Benin’s AU meeting begins with security threat talks

African leaders on Saturday began talks on insecurity in the Sahel region, where fresh violence in Mali has sparked what rights groups say is the area’s worst human rights crisis in 20 years.

As many as 25 government leaders were expected for the meeting, but more than a dozen, including the host, were present at the start of closed door talks in the small West African country of Benin.

It was the first Africa Union (AU) meeting convened by Benin’s President Thomas Boni Yayi, who took over the helm of the continental body last month.

“Africa is truly the continent of the future, of hope and expectations, but the great paradox is that our continent is not united in its march towards peace, stability, security, progress, prosperity and development,” said Yayi.

He bemoaned the “persistence of crises and the emergence of new threats to the security … such as endemic and persistent insecurity in the Sahel region.”

Special panel
Yayi also spoke of the upsurge in terrorism and narcotics trafficking in parts of continent, piracy in the Gulf of Guinea and off the Somali coast.

West African waters have seen a spike in piracy in recent months.

The leaders had been expected to discuss a dispute over the AU commission’s top post, after former South African foreign minister Nkosazana Dlamini-Zuma challenged Ping at a summit in January.

The 54-member AU was deadlocked and temporarily extended Ping’s term, but the contest exposed divides between geographical regions and French- and English-speaking Africa.

In his opening remarks at the talks in Benin’s commercial capital of Cotonou, Boni Yayi said a special panel had been set up to deal with that issue.

‘Worst human rights crisis’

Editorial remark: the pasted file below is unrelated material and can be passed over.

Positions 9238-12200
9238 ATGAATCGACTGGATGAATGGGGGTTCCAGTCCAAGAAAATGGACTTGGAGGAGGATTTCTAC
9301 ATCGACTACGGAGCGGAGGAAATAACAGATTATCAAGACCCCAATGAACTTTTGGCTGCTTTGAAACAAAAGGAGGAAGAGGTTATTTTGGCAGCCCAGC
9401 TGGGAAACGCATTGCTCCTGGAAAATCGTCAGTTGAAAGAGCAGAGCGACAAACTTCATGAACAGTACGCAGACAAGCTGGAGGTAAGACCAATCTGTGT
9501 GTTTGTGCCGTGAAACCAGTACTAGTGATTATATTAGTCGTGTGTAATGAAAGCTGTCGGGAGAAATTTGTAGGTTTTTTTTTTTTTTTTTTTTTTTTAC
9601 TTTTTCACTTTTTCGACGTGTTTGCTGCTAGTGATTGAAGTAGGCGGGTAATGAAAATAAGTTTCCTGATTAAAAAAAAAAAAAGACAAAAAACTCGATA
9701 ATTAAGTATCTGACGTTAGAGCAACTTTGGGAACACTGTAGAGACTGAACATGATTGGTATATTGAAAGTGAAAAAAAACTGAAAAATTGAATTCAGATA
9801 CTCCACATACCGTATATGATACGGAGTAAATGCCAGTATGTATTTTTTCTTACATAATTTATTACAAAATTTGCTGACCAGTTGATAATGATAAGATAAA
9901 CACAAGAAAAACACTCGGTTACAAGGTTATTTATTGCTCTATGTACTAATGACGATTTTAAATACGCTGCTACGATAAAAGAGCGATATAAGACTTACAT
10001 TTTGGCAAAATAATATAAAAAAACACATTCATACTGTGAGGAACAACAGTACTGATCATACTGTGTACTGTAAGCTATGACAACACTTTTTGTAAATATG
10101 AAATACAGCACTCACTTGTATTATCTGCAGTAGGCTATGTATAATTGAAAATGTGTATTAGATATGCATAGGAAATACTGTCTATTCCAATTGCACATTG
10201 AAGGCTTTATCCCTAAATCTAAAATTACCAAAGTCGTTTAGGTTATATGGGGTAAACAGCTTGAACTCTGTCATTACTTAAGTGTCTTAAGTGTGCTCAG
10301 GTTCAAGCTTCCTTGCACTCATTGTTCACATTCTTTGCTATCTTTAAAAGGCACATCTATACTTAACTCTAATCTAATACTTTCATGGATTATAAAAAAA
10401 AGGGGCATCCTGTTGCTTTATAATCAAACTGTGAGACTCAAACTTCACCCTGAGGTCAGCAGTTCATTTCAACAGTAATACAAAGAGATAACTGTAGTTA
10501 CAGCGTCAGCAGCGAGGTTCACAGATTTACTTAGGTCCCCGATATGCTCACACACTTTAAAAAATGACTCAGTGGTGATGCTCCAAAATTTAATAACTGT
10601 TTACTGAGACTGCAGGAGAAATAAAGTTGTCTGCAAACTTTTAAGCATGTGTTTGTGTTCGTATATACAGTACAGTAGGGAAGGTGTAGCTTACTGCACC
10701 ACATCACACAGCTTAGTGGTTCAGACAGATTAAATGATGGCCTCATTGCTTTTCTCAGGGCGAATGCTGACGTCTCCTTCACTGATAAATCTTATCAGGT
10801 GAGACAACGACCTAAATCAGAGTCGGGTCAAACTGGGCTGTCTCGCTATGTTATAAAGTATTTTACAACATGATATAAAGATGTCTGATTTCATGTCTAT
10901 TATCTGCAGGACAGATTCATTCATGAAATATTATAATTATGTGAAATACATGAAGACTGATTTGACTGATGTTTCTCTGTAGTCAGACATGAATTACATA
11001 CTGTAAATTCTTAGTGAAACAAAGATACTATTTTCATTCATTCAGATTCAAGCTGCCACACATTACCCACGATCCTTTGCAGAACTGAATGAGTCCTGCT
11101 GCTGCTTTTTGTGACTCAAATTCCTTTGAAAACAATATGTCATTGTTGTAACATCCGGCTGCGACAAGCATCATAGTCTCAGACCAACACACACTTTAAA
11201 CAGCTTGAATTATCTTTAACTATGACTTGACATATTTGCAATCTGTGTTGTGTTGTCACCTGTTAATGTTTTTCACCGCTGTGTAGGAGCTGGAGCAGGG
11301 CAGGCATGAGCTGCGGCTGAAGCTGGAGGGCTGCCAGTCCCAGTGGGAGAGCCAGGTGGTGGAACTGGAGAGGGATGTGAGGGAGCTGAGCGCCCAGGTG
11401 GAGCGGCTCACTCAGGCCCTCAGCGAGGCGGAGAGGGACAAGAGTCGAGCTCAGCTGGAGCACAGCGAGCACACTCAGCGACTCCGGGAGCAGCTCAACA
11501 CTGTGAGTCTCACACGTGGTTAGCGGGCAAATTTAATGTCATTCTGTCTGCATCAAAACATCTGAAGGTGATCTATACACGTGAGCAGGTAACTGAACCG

“A committee of eight members drawn from the five regions of the continent supported by Gabon, South Africa and the African Union president”, will review the still-contested post, Boni Yani said.

But, he added, the subject “will not be a part” of the Saturday talks.

Amnesty International has said that a Tuareg offensive raging in northern Mali has sparked “the worst human rights crisis” in the area in 20 years.

Scores have been killed and thousands have fled into neighbouring countries since the rebels launched their offensive last month.

The International Committee of the Red Cross (ICRC) said on Friday that fighting had displaced at least 60 000 people inside Mali.

‘Deep concern’
More than 44 000 others had fled to neighbouring Burkina Faso, Mauritania and Niger, according to the UN refugee agency.

Tuareg rebels, boosted by the return of those who had been fighting for Muammar Gaddafi in Libya, launched an offensive on January 17 and have attacked several northern towns as they demand autonomy for their nomadic desert tribe.

The Economic Community of West African States (Ecowas) on Friday voiced “deep concern” at the deteriorating security and humanitarian situation in the Sahel region that stretches across Africa south of the Sahara.

Other leaders at the talks are from Burkina Faso, Chad, Ethiopia, Gabon, Guinea, Côte d’Ivoire, Liberia, Niger, Nigeria, Republic of Congo, Rwanda, South Africa and Togo. –Sapa-AFP

We make it make sense

If this story helped you navigate your world, subscribe to the M&G today for just R30 for the first three months

Subscribers get access to all our best journalism, subscriber-only newsletters, events and a weekly cryptic crossword.”

Related stories


Already a subscriber? Sign in here


Latest stories

Noxy Goyi’s story of survival is one of a woman’s...

The breadwinner lost her job and, desperate not to sit at home, she started selling food on the street on a table made of bread crates. Now she employs two people

Three ‘gringos’ brave heat, mosquitos, illegal gold miners and pirates...

A Wits University accounting professor has returned from his Amazon expedition he undertook to fight climate change

Fintech firms ramp up investments in Kenya’s microfinance space

Kenya’s microfinance banks are the target of fintech firms from abroad seeking to sidestep stringent regulatory perimeters for digital lenders

Harbour views at 9th Avenue Waterside

The award-winning eatery, which offers fine wines and food, is on stilts at Durban’s harbour

press releases

Loading latest Press Releases…